Tuesday, 29 April 2014

Backyard Chickens

My Chickens are very happy in the backyard. They have their own new shed and their own scratch garden with plenty of shelter. They also get into my flower garden for three or four hours most days. They are great workers, turning over the topsoil, and keeping insects and weeds down.

Bantams, Chooks and Chickens

My chickens are bantams, that is, they are a small variety of the normal size chooks. Normal sized chooks are called standard. In days past chickens were always referred to as chooks. Chickens were their babies, those cute little fluffy balls that grow up too quickly. Today it is fashionable to refer to your chooks as chickens, no matter how old they are. 

Chickens or chooks belong to a group of domesticated egg laying birds called poultry. So it is more correct to say that you keep poultry. Other members of the poultry family are ducks, geese and turkeys.

Hens and Pullets

Adult female chooks are called hens. Young hens from six to twelve months are called pullets. Pullets start laying from six months old. Their eggs are much smaller that an egg from an adult hen.

Words for the Chook Shed

Male chooks are called roosters or cocks. Young roosters are called cockerels. So we have
  • chickens
  • pullets
  • chooks
  • hens
  • poultry
  • roosters
  • cocks
  • cockerels 
  • bantams
  • ducks
  • geese
  • turkeys
Whatever the name, they are fun to have in the garden. They are great to clean up your scraps of leftover food. They will thank you each time you give them old lettuce leaves. I often collect the leaves that are cut off the lettuce at the supermarket. The hens love these.  


Creatures of Habit

Hens are creatures of habit and in my observation they also seem to have a short memory.

My chicken shed has two doors, one for me and one for the chickens. They have never tried to go in or out of my door. This makes it a lot easier when you are going into their shed with your hands full and trying to stop the chickens from getting out with your feet at the same time. I know because I did this with their old pen for fifteen years.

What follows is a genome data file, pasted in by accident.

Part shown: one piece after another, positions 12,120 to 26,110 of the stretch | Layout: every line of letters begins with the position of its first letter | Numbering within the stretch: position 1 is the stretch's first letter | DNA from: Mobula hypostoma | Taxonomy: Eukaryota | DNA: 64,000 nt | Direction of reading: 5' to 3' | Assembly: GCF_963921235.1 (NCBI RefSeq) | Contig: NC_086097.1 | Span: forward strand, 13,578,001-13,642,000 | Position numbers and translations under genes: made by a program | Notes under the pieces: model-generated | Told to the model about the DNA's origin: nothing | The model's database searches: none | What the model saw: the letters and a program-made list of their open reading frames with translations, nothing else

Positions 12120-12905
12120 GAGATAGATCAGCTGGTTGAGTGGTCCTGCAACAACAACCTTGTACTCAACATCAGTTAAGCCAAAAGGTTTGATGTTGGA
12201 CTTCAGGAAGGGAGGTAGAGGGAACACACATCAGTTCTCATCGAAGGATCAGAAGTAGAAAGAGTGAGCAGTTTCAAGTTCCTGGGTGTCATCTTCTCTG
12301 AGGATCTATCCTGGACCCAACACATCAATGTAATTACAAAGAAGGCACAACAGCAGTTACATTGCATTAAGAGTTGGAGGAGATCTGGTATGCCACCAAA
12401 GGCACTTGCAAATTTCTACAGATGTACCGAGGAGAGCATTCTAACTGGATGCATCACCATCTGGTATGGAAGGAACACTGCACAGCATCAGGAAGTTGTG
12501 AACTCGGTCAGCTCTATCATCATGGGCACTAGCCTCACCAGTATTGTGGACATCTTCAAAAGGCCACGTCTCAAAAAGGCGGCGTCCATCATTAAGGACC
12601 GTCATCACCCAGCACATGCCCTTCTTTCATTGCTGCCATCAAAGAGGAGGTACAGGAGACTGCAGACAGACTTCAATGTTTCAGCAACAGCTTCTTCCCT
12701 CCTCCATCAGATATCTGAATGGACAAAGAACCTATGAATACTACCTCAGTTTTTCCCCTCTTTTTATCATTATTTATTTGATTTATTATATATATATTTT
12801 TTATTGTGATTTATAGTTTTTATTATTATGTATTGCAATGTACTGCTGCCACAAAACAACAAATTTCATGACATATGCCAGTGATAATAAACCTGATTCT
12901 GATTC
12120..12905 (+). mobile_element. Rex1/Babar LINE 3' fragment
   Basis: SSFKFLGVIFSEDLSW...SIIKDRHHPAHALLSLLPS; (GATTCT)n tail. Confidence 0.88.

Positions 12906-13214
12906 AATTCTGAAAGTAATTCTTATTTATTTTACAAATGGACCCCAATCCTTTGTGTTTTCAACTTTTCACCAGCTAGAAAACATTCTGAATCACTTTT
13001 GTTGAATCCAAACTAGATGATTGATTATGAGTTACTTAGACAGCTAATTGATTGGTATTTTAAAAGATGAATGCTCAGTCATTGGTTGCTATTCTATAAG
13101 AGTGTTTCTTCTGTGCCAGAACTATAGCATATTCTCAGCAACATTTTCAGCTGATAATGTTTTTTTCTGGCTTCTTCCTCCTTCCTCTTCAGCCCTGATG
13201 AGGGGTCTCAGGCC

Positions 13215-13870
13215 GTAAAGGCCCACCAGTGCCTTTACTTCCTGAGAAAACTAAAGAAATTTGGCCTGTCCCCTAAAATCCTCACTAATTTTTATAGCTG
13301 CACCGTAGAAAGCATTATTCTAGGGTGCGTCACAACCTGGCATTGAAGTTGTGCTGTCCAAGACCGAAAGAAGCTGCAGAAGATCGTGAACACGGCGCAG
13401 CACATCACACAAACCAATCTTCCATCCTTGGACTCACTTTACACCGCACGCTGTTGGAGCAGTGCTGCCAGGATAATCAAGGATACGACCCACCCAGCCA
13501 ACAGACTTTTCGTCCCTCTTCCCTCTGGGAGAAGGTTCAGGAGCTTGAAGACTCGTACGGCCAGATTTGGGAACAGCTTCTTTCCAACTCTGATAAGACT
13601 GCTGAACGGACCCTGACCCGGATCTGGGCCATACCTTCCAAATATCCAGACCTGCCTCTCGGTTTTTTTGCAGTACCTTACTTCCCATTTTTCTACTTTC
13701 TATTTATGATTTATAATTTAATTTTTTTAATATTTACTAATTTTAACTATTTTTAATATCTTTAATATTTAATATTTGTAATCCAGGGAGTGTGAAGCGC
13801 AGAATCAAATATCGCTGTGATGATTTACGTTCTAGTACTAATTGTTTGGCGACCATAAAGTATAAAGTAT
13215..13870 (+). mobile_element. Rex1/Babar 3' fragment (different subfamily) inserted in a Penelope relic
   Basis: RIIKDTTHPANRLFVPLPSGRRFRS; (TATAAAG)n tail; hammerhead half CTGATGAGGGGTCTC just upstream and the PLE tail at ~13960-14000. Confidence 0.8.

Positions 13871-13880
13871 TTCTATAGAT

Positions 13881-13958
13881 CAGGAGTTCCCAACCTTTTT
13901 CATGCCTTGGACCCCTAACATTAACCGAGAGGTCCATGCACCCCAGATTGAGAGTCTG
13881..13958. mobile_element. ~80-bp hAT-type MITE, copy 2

When I go to open their little shed door, they are lined up waiting to get out. They also know that they are only allowed into their garden at first. They are not allowed to rush out into my garden, otherwise I would have chickens all around my feet and they might trip me up.

After they have had a scratch in their garden for a couple of hours, then they are allowed into my garden to continue their work there. 

I have moved my hens to a few different sheds recently. I am always worried that they will go back to their old shed when I let them out. To avert this, I keep them locked in their new shed for a couple of weeks so they don't get into the garden. In the evening, they have always gone back to roost in their new shed. They only seem to have short term memories. 


Chickens are a great source of fertilizer for the garden. They add this to the garden as they go about doing their work. The soil in their shed is also good to sprinkle over the vegetable garden or around the roses and flowers to add extra nutrients to the soil. The most concentrated source on manure is from under their night time perches. Once this is well dried it is a powerful nutrient for the soil.

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